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REVIEW: Tom Wilson’s Beautiful Scars is compelling, entertaining

The world premiere musical takes the audience on a rollercoaster ride of mirth, myth and tragedy, culminating in a conclusion that is both defiant and triumphant.

Theatre Aquarius artistic director and Beautiful Scars director/dramaturge Mary Francis Moore introduced the first of two preview performances of the world premiere musical by noting that these performances would be followed by more intensive rehearsals as cast, crew and creators tweak the play based on the audience response.

Judging by the rousing reaction we observed on Wednesday, major changes before opening night on Friday are unlikely.

Beautiful Scars is inspired by Tom Wilson’s best-selling 2017 memoir, Beautiful Scars: Steeltown Secrets, Mohawk Skywalkers and the Road Home. As is now well-known, the book recounts the extraordinary life journey of the charismatic singer/songwriter/visual artist/author now recognized as a genuine Hamilton artistic legend.

Sheldon Elter as Tom Wilson in Beautiful Scars. PHOTO: Dahlia Katz

Wilson’s life was rocked in 2012 when he discovered a zealously guarded family secret. He had grown up on Hamilton’s east Mountain believing he was the son of George and Bunny Wilson, described in his own words as “a blind war vet and a French-Canadian she-warrior.”

Learning that he was in fact born to a young Indigenous woman from the Mohawk Kahnawake community led Wilson to view his life as “a living, breathing lie,” and propelled him into an ongoing deep exploration of his Indigenous community and family roots.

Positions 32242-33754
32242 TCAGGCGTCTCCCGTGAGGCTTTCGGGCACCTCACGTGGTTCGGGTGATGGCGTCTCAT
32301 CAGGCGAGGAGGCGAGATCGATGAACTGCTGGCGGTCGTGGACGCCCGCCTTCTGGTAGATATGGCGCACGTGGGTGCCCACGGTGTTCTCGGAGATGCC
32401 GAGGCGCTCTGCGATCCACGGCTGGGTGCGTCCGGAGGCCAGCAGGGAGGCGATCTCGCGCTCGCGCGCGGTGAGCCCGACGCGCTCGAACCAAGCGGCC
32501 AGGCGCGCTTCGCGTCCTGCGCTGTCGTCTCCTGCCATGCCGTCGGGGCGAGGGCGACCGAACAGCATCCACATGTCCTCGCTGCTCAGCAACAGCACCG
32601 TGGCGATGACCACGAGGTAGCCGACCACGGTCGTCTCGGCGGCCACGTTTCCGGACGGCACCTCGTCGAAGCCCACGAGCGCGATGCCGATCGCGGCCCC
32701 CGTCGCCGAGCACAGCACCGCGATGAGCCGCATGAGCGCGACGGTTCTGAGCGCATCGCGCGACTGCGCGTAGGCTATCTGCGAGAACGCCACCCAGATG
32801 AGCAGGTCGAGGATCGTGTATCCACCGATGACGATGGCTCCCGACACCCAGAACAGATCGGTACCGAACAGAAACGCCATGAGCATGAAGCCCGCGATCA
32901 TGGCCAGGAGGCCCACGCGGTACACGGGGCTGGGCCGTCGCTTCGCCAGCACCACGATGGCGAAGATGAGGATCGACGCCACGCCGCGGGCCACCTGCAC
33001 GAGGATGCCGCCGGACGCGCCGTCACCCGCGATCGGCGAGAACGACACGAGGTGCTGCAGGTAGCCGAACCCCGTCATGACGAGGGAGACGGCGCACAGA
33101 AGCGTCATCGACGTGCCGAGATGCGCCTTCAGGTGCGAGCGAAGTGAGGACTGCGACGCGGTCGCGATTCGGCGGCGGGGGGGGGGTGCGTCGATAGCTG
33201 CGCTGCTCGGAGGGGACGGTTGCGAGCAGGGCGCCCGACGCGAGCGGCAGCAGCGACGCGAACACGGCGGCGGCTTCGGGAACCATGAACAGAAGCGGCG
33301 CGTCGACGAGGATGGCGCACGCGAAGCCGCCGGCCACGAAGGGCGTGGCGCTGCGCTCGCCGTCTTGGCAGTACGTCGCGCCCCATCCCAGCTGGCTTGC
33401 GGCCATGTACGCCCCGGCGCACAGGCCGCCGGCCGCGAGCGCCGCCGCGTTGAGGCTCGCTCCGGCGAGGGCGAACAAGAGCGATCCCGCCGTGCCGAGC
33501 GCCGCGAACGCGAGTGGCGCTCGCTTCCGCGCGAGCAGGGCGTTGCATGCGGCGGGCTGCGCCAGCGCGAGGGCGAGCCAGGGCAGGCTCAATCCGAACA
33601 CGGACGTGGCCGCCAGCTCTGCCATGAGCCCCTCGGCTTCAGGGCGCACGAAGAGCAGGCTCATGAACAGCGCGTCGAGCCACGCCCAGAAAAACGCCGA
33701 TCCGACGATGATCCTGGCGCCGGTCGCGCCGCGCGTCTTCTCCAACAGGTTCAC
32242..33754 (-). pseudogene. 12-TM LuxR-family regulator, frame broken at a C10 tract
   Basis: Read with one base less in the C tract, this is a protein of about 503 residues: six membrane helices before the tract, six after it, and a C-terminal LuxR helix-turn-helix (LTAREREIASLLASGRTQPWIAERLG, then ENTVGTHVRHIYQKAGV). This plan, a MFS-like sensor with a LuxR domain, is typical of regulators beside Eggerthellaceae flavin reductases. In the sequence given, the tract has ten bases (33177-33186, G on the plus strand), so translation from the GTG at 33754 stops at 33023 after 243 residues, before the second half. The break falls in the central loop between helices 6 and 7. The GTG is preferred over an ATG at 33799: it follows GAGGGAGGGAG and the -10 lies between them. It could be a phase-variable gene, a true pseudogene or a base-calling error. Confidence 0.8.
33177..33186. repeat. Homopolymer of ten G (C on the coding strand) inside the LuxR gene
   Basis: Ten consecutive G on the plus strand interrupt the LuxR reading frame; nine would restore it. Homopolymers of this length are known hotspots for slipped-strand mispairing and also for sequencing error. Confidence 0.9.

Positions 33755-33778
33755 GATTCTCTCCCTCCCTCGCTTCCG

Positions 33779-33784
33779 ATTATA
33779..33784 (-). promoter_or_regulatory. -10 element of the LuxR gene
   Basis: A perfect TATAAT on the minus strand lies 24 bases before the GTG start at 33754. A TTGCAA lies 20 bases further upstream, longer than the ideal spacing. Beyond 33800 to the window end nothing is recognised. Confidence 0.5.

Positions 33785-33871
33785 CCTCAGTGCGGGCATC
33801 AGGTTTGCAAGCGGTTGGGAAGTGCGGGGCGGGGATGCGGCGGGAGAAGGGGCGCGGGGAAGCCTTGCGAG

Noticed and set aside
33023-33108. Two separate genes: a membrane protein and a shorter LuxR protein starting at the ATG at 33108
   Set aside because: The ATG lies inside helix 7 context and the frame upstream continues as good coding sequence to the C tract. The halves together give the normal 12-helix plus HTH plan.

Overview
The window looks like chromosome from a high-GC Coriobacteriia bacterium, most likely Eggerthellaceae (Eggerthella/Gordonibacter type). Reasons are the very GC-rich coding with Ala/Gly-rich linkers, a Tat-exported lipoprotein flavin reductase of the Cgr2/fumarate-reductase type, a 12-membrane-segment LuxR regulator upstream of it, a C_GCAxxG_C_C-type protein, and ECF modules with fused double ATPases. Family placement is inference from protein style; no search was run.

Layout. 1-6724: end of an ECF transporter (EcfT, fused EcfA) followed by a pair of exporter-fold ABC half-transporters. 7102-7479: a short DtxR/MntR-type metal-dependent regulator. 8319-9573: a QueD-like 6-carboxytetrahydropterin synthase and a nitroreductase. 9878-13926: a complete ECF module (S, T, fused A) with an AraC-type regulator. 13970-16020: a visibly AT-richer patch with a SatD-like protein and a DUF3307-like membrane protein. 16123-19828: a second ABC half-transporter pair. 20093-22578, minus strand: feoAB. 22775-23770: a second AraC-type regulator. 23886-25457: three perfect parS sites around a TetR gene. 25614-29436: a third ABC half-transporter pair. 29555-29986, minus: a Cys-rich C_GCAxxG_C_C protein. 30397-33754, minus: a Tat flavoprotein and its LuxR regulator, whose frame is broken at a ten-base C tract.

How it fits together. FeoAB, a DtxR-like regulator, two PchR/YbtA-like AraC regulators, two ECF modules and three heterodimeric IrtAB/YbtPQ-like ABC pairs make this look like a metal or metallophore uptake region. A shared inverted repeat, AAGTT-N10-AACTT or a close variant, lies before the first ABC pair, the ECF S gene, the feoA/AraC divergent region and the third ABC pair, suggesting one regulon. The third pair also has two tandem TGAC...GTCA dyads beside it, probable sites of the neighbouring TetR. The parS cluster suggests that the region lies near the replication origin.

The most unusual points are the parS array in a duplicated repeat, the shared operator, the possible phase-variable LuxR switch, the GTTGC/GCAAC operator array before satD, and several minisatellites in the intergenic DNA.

You know a life journey is a compelling one when it spawns not just a critically acclaimed biography but a full-length documentary film and now a highly anticipated stage musical. Beautiful Scars, the playdoes Tom Wilson’s story the justice it deserves.

Co-written by Wilson and actor/playwright Shaun Smyth, the play adheres faithfully to the search for identity that is at the core of the memoir. That journey is vividly illuminated by a well-curated selection of material from Wilson’s extensive musical discography, from Junkhouse and Blackie and the Rodeo Kings to Lee Harvey Osmond.

Here, the songs feature different cast members taking the lead, all effectively, while full company renditions of some tunes up the onstage energy. These numbers are seamlessly integrated alongside the narrative in Beautiful Scars, with one striking example being the Junkhouse classic “Out Of My Head.” Including it here was a perfect way to showcase Wilson’s descent into drug addiction and self-destructive behaviour as that band found a degree of fame.

Led by noted Indigenous actor Sheldon Elter as Tom Wilson, the seven-member cast portray Wilson, his younger version (fittingly played by his son Thompson Wilson), his alter-ego/”spirit animal” Bear, his real-life mother Janie, and adoptive parents Bunny and George Wilson, with Indigenous collaborator Phil Davis joining them by adding Indigenous musical and cultural colourings.

All cast members inhabit those roles skilfully, with their characters emerging as flawed yet sympathetic individuals. That especially applies to the depiction of Bunny, one that encompasses anger, sadness, and empathy.